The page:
Calendar An icon of a desk calendar. Cancel An icon of a circle with a diagonal line across. Caret An icon of a block arrow pointing to the right. Email An icon of a paper envelope. Facebook An icon of the Facebook "f" mark. Google An icon of the Google "G" mark. Linked In An icon of the Linked In "in" mark. Logout An icon representing logout. Profile An icon that resembles human head and shoulders. Telephone An icon of a traditional telephone receiver. Tick An icon of a tick mark. Is Public An icon of a human eye and eyelashes. Is Not Public An icon of a human eye and eyelashes with a diagonal line through it. Pause Icon A two-lined pause icon for stopping interactions. Quote Mark A opening quote mark. Quote Mark A closing quote mark.

[[title_reg]]

Please enter the name you would like to appear on your comments. (It doesn’t have to be your real name - but nothing rude please, we are a polite bunch!) Use a combination of eight or more characters that includes an upper and lower case character, and a number.

By registering with [[site_name]] you agree to our Terms and Conditions and our Privacy Policy

Or sign up with

Facebook Google

[[content_reg_complete]]

[[title_login]]

Or login with

Forgotten your password? Reset it

[[title]]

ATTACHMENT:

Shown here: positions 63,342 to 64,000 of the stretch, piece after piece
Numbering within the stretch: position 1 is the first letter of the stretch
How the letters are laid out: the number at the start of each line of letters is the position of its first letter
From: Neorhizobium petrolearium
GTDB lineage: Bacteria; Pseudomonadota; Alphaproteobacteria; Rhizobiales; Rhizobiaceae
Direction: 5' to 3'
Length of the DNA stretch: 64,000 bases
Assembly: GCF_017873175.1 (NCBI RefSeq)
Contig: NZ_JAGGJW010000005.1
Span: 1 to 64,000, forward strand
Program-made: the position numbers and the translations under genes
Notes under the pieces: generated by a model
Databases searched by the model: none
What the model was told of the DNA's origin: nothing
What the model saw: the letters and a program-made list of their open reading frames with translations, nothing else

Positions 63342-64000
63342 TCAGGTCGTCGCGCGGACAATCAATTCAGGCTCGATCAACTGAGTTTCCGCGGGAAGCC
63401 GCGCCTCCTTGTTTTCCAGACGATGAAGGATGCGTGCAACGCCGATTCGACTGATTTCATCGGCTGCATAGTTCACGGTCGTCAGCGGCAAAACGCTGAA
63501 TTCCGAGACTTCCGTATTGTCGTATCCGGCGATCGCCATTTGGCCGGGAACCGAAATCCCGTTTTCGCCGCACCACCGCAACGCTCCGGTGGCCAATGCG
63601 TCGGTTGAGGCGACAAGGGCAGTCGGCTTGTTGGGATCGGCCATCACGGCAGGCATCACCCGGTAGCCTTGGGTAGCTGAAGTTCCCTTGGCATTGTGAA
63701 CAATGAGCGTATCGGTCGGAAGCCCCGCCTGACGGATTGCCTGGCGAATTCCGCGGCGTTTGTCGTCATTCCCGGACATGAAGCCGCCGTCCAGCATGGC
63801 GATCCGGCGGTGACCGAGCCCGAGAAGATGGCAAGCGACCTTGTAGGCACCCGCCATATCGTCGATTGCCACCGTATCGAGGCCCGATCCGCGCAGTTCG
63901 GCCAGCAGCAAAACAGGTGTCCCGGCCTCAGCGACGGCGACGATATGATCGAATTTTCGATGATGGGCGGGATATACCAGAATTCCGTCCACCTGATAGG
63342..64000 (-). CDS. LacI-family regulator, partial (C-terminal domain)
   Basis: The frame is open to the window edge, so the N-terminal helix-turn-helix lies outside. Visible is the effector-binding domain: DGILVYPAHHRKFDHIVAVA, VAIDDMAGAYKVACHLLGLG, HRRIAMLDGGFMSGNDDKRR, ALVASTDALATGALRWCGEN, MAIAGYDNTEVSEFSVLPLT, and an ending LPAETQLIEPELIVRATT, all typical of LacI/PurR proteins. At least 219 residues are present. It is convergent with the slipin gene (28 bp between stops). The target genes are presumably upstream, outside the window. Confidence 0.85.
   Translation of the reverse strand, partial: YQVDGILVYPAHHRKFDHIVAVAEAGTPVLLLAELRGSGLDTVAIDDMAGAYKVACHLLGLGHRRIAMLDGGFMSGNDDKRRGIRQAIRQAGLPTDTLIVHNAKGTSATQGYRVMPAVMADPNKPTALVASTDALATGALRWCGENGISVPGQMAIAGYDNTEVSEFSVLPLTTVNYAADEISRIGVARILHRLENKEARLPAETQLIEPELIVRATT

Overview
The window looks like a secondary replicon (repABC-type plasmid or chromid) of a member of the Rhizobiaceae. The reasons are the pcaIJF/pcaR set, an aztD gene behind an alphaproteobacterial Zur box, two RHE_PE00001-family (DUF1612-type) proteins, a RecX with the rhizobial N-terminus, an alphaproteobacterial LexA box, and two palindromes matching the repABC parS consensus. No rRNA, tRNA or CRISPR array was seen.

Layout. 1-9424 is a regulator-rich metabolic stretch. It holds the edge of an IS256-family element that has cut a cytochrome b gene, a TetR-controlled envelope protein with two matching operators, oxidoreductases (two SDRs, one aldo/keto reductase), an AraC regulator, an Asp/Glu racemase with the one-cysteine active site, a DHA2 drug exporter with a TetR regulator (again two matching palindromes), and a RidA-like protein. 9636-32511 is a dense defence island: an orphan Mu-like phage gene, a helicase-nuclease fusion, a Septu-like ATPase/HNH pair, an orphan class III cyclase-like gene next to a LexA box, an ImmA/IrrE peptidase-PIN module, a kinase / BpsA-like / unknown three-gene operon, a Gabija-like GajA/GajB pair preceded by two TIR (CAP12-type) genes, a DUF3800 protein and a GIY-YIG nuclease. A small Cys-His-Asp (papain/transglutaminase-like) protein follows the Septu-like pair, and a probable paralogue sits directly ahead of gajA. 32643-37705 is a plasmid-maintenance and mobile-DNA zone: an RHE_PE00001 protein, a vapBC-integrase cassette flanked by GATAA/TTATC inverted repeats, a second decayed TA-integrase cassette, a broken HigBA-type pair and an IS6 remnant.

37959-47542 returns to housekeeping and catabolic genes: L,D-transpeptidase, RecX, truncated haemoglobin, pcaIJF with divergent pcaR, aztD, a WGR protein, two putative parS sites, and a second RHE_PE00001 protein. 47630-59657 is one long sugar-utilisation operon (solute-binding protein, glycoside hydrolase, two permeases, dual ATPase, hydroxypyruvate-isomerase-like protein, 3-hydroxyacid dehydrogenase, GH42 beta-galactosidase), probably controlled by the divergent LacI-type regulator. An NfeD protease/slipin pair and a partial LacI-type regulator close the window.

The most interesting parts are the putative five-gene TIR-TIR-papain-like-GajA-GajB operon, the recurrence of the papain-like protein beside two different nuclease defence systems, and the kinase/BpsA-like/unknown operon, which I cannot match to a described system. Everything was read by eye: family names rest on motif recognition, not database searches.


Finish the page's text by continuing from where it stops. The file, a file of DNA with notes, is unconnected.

Arrow An icon of an arrow. Folder An icon of a paper folder. Breaking An icon of an exclamation mark on a circular background. Camera An icon of a digital camera. Caret An icon of a caret arrow. Clock An icon of a clock face. Close An icon of the an X shape. Close Icon An icon used to represent where to interact to collapse or dismiss a component Comment An icon of a speech bubble. Comments An icon of a speech bubble, denoting user comments. Ellipsis An icon of 3 horizontal dots. Envelope An icon of a paper envelope. Facebook An icon of a facebook f logo. Camera An icon of a digital camera. Home An icon of a house. Instagram An icon of the Instagram logo. LinkedIn An icon of the LinkedIn logo. Magnifying Glass An icon of a magnifying glass. Search Icon A magnifying glass icon that is used to represent the function of searching. Menu An icon of 3 horizontal lines. Hamburger Menu Icon An icon used to represent a collapsed menu. Next An icon of an arrow pointing to the right. Notice An explanation mark centred inside a circle. Previous An icon of an arrow pointing to the left. Rating An icon of a star. Tag An icon of a tag. Twitter An icon of the Twitter logo. Video Camera An icon of a video camera shape. Speech Bubble Icon A icon displaying a speech bubble WhatsApp An icon of the WhatsApp logo. Information An icon of an information logo. Plus A mathematical 'plus' symbol. Duration An icon indicating Time. Success Tick An icon of a green tick. Success Tick Timeout An icon of a greyed out success tick. Loading Spinner An icon of a loading spinner.